Most people misunderstand observation services and bill for then inappropriately, says Marianne Labahn, RN, BSN, MS, director of compliance and chargemaster for the Cancer Treatment Centers of America in Arlington Heights, IL. This can get you in trouble. "Medicare reviews whether it needs to pay facilities for an additional diagnosis. If Medicare finds out that you are using bad data, this could bring up fraud and abuse issues."

    Audit your observation services to identify problems, such as patterns of long lengths of stays without coinciding orders, says Day Egusquiza, president of AR Systems, Inc., a consulting firm in Twin Falls, ID.

    Focus your audit
    Susan Parker, BSN, RN, LNCC, CCS, a consultant with the national consulting firm Parente Randolph, LLC, says auditing your organization's observation services is important because it does the following:

  • Ensures that your organization is properly coding and billing observation services
  • Identifies departments that need more education. "With the ever-changing rules and regulations, organizations must provide regular and consistent educational updates to staff and physicians," says Parker.
  • Provides an ongoing review of the patients admitted to observation status.

    To find out how to audit your organization's audit services, order the pay-per-view article ""Billing: The ins and outs of auditing observation services." The article costs $10. Subscribers to the online version of Health Care Auditing Strategies have free access to it. Subscribers to the print edition can find it in their August issues.

    BETTER DEAL!
    Or for only $23 per month, you can get even more auditing best practices and how-to articles by subscribing to Health Care Auditing Strategies. Save 10% by ordering online.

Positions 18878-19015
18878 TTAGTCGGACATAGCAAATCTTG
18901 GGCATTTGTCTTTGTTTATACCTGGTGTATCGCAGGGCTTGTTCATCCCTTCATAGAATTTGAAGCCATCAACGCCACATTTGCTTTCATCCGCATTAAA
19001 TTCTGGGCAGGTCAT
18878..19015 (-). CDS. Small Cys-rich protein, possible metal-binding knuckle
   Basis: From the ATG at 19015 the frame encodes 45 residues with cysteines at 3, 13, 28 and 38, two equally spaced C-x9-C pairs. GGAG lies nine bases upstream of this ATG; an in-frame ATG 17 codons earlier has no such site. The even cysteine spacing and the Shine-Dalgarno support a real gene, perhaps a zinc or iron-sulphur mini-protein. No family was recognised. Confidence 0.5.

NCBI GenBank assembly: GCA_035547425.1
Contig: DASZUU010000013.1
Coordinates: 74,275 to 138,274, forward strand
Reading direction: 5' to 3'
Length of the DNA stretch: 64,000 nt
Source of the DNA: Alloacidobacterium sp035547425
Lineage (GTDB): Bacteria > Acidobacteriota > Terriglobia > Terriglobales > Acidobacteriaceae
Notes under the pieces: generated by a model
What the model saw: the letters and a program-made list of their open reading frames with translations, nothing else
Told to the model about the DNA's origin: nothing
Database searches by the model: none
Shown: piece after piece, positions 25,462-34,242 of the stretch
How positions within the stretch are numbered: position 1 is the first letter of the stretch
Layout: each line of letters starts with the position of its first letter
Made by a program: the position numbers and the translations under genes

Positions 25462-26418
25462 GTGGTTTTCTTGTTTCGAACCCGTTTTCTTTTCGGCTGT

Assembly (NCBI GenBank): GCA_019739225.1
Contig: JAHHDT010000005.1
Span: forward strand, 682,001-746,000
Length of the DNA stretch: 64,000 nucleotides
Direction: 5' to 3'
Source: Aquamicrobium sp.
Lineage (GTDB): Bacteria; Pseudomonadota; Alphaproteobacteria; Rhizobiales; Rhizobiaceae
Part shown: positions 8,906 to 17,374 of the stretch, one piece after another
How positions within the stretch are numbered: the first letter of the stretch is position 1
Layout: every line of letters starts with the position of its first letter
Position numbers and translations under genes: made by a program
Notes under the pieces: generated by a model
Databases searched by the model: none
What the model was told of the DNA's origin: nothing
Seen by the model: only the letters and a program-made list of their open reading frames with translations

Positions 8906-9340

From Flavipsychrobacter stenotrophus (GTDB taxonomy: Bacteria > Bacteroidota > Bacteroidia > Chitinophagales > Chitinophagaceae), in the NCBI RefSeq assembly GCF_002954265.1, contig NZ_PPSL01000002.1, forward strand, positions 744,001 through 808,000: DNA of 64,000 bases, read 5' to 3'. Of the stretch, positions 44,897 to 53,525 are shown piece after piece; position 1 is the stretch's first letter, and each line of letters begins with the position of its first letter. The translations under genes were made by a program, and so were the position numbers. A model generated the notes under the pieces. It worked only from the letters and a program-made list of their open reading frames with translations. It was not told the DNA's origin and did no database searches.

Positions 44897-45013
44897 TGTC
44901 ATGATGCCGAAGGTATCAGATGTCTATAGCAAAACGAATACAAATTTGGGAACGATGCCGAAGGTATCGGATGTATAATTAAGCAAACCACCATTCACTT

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    Network with your audit colleagues

    "Audit Talk" is a new, moderated chat forum that members can use to post messages or questions for their peers 24-hours-a-day. "Audit Talk" offers a free forum to network, share ideas, and solve problems for those in the audit industry. Getting involved is easy. To subscribe, just send your request to this e-mail: owner-audit_talk@hcpro.com.

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    3. GOV'T AUDIT INSIDER

    On-demand payments

    The OIG audited the Kentucky Department for Medicaid Service (DMS) to account for on-demand payments to nursing facilities. It also reviewed whether DMS used appropriate collection efforts to recoup interim payments, and accounted for the federal share of write-offs and overpayment adjustments. The OIG found that DMS overpaid nursing facilities $234,466 for the period of October 1, 1999 through September 30, 2002.

    The OIG used the following scope and methodology for this audit:

    Scope
    The OIG covered on-demand payments DMS made from October 1, 1999 through September 30, 2002; the status of interim payments as of January 24, 2003; and the write-off and adjustment of receivables for the quarters ending September 30, 2002 and December 31, 2002.

    Methodology
    The OIG did the following as part of its audit:

  • Met with individuals at the Centers for Medicare and Medicaid Services (CMS) to discuss requirements for reporting of overpayment adjustments and write-offs and to obtain an understanding of issues relevant to the current review
  • Met with officials from the Kentucky Auditor of Public Accounts to discuss audit work they performed in connection with DMS' policies and controls governing receivables and on-demand payments
  • Obtained and reviewed necessary documentation from the DMS offices
  • Issued a draft report to DMS on May 27, 2003. DMS declined a formal exist conference.

    Click here to read the OIG audit report "Audit of the Kentucky Department for Medicaid Services' On-Demand Payments, Interim Payments, and Write-Off and Adjustment Process."

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    AUDITING LAW NEWS FLASH!!!

    To learn more about the Sarbanes-Oxley Act and how it affects internal auditors and compliance officers, order the special report "Sarbanes- Oxley Act: Impact on Health Care Organizations"